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Vaccine geo-politics and Sputnik V


Sputnik V’s Twitter feed pumps out messages once or twice an hour — ‘A planeload of vaccines lands in Armenia!’ — or retweets good news from partner countries. The Mexican Health Ministry claims that Sputnik V is the only vaccine with a 0% chance of producing serious adverse side effects.

What Russia can no longer achieve with its declining military strength, Flemming Splidsboel Hansen at the Danish Institute for International Studies writes, it now seeks through cognitive and digital means.

First in line for the Russian jab have been Moscow’s long-time allies. “The vaccines underline the anti-Western bloc’s scientific prowess. Ideology demands it be portrayed as greater than the West’s,” says Félix Arellano, a professor of international relations at the Universidad Central de Venezuela in Caracas.

He adds: “Russia’s posture, in offering up highly effective vaccines at a low price for countries like Venezuela, is media-driven. It’s how Russia and its allies seek to show that authoritarian governments can also grow in the scientific realm, that it’s possible to grow without democracy.”

Argentina, under a proto-socialist government, was the first to send a team to Moscow to translate Sputnik V’s technical documentation to Spanish and set up its own production facilities.

Other countries soon followed suit, including Mexico, Brazil, Bolivia, and even US allies like Peru, Chile, and Colombia. The last three were the final seal of approval on an operation that is succeeding largely thanks to the West’s navel-gazing inaction.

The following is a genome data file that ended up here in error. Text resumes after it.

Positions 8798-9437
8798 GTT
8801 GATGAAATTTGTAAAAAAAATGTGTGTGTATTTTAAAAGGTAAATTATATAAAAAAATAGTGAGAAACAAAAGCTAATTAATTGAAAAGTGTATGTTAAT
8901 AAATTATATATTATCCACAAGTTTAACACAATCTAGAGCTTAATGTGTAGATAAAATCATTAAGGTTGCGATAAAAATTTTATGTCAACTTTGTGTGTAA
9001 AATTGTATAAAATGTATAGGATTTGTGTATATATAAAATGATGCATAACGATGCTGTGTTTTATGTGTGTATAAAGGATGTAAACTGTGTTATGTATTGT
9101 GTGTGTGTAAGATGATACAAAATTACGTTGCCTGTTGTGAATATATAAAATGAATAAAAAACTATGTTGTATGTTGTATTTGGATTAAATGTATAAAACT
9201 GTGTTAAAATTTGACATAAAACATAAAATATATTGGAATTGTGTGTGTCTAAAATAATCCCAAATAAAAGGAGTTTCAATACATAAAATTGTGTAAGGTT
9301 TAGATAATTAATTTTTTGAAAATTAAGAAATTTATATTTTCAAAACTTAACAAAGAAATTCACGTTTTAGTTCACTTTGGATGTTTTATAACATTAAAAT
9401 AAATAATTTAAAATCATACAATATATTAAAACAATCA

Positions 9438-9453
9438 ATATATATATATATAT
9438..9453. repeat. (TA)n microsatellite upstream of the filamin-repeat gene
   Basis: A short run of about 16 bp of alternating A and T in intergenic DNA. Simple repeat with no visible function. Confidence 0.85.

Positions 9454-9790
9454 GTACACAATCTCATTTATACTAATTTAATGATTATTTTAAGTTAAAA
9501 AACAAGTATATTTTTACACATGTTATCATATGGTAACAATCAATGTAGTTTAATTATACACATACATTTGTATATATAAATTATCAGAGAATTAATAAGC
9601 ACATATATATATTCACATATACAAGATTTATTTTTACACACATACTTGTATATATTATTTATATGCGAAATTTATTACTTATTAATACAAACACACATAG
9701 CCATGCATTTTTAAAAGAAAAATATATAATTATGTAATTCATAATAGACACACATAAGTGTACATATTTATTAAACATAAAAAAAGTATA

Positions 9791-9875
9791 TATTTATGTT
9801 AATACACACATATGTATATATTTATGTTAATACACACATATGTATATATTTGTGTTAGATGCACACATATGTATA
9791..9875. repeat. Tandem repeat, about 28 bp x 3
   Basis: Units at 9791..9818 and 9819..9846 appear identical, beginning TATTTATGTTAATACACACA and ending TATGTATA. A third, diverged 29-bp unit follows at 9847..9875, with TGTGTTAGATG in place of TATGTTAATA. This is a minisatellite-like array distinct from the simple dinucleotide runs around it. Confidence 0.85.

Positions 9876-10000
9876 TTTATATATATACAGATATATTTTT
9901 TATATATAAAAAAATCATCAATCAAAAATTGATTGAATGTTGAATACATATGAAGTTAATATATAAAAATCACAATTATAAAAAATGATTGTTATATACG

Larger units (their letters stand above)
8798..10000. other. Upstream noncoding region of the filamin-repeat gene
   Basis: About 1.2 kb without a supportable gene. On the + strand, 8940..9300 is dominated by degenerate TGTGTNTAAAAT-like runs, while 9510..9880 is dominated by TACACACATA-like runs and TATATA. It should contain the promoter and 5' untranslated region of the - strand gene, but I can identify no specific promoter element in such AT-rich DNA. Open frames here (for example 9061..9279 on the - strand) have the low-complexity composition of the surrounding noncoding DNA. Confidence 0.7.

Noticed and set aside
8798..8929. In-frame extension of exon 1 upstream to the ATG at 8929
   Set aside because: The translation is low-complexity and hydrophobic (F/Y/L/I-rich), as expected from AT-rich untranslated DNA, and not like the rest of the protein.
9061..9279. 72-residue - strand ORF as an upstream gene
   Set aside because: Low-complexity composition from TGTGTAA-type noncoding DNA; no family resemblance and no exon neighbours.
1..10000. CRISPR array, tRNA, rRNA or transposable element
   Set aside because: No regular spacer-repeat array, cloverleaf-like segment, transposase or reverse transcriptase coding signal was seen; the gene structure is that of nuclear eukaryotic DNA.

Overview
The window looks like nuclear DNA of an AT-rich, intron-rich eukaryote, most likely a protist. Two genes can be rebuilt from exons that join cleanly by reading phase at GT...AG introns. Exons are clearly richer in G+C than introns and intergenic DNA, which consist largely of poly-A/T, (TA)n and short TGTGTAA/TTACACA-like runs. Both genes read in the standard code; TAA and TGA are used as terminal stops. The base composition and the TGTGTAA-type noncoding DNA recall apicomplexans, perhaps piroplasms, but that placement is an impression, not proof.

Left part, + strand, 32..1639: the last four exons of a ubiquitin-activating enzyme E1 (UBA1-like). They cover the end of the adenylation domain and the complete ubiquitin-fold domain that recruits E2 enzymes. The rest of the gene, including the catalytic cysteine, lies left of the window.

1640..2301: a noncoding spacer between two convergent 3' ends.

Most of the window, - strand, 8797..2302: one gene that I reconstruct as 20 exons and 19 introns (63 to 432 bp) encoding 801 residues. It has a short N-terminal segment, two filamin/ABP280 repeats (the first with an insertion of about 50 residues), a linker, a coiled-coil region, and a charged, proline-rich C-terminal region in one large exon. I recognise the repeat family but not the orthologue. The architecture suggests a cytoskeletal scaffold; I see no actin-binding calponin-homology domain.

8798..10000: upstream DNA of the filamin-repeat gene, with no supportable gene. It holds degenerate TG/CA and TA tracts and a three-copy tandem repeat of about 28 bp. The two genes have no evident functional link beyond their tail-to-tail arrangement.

“At this point the discussion, at least in Peru, grants the need to negotiate to secure whatever vaccine is on offer,” explains Oscar Vidarte, a professor of international relations at the Pontificia Universidad Católica de Perú in Lima.

For Colombia, buying into Sputnik V serves two purposes, immunising a vulnerable population and rebuilding bilateral links with Moscow. “We’re Washington’s key ally in the region,” says Mauricio Jaramillo, who teaches international relations at the Universidad del Rosario in Bogotá, “but the U.S. is not trying to leverage vaccines to project its power or earn prestige.”

The West hasn’t so much lost this fight as forfeited it. The World Health Organization (WHO) COVAX initiative amounts to a clearinghouse for the West’s leftovers.

The Biden administration has pledged some $4 billion to COVAX, but the WHO’s director-general, Tedros Adhanom Ghebreyesus, acknowledges that ‘when there are no vaccines to buy, money is irrelevant.’

It is not just access to ample supply that is tilting the field in Moscow’s favour, it is how the Russians approach supply agreements, making sure to portray deals not as charity, but as partnerships among equals, say experts.

Meanwhile, Sputnik V’s successes keep mounting. The European Union’s shambolic vaccine roll-out has brought even some member countries like Slovakia, Hungary, Greece, and the Czech Republic knocking on Moscow’s door. Each has had to negotiate unilaterally for its share.

Italy and Spain are now considering doing the same, and the European Medicines Agency has had no choice but to formally consider certifying the Russian vaccine, softening its line in the wake of Crimea and Navalny.

To be sure, liberal democracy need not fear for its life from the Russian vaccine. But the West has left a huge leadership vacuum at a moment of acute crisis that Russia is determined to exploit.

Western democracies, and particularly the United States, have lost too many opportunities to the pandemic — not least among them the chance to back their allies, firm up their influence and position themselves as the go-to model for how to manage a crisis that, many scientists fear, could be repeated sooner than many realise.

This article was originally published in community blog Persuasion and Inter Press Service.





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